The USC School of Pharmacy has received a $5 million gift to create a new center that will seek to reduce hospitalizations and emergency room visits by making the medicine we consume safer and more efficient.
“The goal of the Titus Center is to improve patient health and safety by ensuring that patients with chronic diseases receive the right medication at the right doses, avoid dangerous drug interactions and understand how to use each medication correctly,” said Steven Chen, PharmD, the school’s associate dean for clinical affairs.
Although that may sound like a simple goal, it tackles an important issue because taking the wrong medication or dosage can lead to costly hospital visits or even death, Chen said.
“Over $528 billion of avoidable spending occurs each year in the U.S. due to harm or inadequate results from medication, accounting for the third leading cause of death,” he said. “The Titus Center will create opportunities for pharmacists to ensure that all patients, regardless of socioeconomic status, attain optimal results from medication therapy.”
The USC Titus Center for Medication Safety and Population Health will be built on foundational work at the school with key partners, which connects community pharmacists with patients who frequently visit the hospital because of chronic or uncontrolled diseases like asthma or diabetes. Pharmacists trained by the USC Titus Center may reevaluate the patients’ medication dosages and schedules or create customized individual treatment plans in an effort to prevent more hospital visits. The goal is to make communities healthier and health care more affordable.
The USC Titus Center is named after Susie Titus, who died in February 2020 and gave $5 million from her estate to the USC School of Pharmacy.
“We are deeply grateful to Susie Titus for her vision and generosity,” said USC School of Pharmacy Dean Vassilios Papadopoulos, DPharm, PhD. “Likewise, we are grateful to the entire Titus family for their longstanding support of the USC School of Pharmacy.”
A USC family continues its longstanding support of pharmacy school
Titus earned her bachelor’s degree in education from USC in 1960 and came from a long line of Trojans and pharmacists. She is one of seven relatives to graduate from USC. The Titus family endowed the pharmacy department at the USC School of Pharmacy in 2004.
Her grandfather, Frank DeWight Titus, moved to Los Angeles for its dry climate after being diagnosed with tuberculosis. He opened a community pharmacy in Alhambra, Calif., in 1935.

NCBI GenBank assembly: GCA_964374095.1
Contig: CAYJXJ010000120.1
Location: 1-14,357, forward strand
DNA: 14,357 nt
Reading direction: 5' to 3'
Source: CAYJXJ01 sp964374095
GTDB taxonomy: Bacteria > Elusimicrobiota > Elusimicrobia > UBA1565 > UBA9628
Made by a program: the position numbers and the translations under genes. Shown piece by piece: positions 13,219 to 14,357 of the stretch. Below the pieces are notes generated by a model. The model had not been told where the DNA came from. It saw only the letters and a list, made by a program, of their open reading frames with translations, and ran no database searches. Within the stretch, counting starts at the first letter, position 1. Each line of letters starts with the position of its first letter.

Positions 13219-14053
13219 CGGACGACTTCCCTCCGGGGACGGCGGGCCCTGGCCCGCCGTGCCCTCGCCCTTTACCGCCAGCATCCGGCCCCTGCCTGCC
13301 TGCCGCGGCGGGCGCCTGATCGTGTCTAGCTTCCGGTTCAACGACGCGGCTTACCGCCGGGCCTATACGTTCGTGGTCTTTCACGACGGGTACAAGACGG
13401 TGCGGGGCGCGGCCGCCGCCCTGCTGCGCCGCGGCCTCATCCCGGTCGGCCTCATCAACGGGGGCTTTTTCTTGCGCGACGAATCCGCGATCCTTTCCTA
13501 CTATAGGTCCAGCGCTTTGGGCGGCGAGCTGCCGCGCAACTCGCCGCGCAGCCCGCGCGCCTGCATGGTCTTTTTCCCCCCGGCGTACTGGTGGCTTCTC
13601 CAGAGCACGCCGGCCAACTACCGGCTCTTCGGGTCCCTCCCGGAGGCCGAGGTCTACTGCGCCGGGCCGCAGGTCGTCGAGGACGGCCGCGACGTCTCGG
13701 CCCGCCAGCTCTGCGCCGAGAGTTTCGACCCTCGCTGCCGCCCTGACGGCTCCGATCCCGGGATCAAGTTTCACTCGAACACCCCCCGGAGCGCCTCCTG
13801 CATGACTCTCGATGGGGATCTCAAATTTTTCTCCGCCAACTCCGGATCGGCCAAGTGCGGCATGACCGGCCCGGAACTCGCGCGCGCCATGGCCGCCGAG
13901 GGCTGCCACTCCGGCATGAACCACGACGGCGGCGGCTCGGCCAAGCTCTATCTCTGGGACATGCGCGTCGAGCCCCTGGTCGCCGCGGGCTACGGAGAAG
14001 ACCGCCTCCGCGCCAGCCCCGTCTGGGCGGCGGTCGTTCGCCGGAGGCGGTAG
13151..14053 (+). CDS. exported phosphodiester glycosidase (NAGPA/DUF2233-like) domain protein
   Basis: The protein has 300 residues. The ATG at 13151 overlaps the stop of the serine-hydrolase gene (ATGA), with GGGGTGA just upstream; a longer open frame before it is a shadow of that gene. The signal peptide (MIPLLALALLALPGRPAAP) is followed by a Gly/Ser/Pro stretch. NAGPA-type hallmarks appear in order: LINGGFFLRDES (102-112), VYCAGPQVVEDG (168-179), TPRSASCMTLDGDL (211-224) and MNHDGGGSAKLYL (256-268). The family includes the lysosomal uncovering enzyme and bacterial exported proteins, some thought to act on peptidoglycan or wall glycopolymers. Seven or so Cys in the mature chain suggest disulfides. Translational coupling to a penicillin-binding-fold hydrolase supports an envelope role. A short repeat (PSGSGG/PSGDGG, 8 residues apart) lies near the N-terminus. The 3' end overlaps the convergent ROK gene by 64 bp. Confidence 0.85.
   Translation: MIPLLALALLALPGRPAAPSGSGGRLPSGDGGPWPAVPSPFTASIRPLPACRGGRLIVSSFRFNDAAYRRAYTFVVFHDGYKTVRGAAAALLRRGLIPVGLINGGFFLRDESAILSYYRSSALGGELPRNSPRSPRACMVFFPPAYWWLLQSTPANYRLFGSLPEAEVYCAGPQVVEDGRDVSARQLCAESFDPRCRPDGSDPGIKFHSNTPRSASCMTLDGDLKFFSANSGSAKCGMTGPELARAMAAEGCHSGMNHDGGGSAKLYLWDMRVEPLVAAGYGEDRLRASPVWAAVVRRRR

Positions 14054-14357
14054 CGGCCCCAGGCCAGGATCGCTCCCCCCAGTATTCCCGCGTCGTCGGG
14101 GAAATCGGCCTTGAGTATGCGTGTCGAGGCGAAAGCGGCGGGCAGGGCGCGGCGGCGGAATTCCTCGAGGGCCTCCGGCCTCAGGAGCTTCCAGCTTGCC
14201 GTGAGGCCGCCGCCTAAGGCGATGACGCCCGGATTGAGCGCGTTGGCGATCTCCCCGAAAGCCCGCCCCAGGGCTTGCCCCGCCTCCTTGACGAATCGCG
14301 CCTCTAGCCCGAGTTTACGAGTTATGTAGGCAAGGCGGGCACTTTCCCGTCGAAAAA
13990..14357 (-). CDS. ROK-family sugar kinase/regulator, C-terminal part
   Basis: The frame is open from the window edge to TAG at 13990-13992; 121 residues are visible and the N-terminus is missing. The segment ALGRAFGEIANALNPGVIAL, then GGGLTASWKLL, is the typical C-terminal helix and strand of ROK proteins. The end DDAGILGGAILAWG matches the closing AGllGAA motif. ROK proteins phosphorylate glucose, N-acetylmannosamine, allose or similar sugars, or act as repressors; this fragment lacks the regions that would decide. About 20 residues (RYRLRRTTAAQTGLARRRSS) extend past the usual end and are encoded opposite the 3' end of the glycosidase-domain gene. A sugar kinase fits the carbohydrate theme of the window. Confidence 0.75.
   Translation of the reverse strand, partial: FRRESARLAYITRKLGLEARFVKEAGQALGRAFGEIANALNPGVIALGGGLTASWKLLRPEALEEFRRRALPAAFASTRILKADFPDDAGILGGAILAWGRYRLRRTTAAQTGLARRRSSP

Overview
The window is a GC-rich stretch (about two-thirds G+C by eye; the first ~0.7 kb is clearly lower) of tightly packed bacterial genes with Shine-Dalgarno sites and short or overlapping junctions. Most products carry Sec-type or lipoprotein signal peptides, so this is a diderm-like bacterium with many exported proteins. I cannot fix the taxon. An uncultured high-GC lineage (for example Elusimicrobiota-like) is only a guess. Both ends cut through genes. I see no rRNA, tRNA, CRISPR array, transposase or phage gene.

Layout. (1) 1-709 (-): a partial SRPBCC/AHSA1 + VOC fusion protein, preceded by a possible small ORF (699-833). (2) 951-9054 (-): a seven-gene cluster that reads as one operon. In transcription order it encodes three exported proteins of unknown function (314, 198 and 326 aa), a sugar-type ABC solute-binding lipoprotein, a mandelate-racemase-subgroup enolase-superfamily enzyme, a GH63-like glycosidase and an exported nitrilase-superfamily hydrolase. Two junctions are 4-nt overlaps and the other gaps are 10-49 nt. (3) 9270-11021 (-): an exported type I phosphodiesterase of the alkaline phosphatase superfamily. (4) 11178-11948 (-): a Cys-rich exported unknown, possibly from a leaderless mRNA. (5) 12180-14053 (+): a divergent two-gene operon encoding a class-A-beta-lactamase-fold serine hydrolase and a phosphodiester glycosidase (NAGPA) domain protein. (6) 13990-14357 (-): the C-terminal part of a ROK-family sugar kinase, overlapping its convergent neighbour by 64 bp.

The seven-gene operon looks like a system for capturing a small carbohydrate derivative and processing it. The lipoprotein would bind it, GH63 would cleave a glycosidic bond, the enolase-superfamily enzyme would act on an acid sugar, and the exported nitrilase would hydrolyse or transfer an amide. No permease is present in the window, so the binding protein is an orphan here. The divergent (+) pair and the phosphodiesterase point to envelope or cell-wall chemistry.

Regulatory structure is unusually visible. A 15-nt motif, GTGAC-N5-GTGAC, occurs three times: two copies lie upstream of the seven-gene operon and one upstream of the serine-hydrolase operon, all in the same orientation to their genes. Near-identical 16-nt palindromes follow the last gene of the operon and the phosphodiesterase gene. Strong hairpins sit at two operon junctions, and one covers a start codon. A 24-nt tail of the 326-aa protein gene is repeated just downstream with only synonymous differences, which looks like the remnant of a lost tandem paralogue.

Her father, Frank DeWight Titus Jr., and aunt, June Titus, both earned their doctorates in pharmacy at USC and took over the family business. In the 1960s, her brother, Frank DeWight Titus III, also a USC graduate with a pharmacy doctorate, took the reins and expanded the company with new locations in Santa Ana and Compton.
Susie Titus started the pharmacy’s veterinary division in 1979 and managed sales representatives who sold to veterinary hospitals throughout California, Arizona and Nevada.
“She made the gift because the Titus family has been so involved with pharmacy for so long that pharmacy was part of the family,” DeWight Titus III said. “She wanted to give back to the profession.”
New USC pharmacy center focuses on safety in prescription medications
The USC Titus Center currently works with pharmacies and insurance providers in Los Angeles, Riverside and San Bernardino counties. But the center has garnered recent interest from more partners in San Diego and Northern California, Chen said.
Part of the donation will fund the salary of the Susie Titus Professorship in Medication Safety. This faculty member will have a background in health care data science, machine learning, artificial intelligence and medication safety. The holder of the endowed professorship will encourage USC School of Pharmacy students to explore new technologies and strengthen the mission of the USC Titus Center.
“This support will allow USC students the opportunity to learn the critical components of developing a sustainable advanced pharmacy practice,” Papadopoulos said. “Through the USC Titus Center, students will gain exposure to health care data science, machine learning and artificial intelligence in medication safety — tools to ensure they are prepared for successful careers in a dynamic health care environment.”
— Gustavo Solis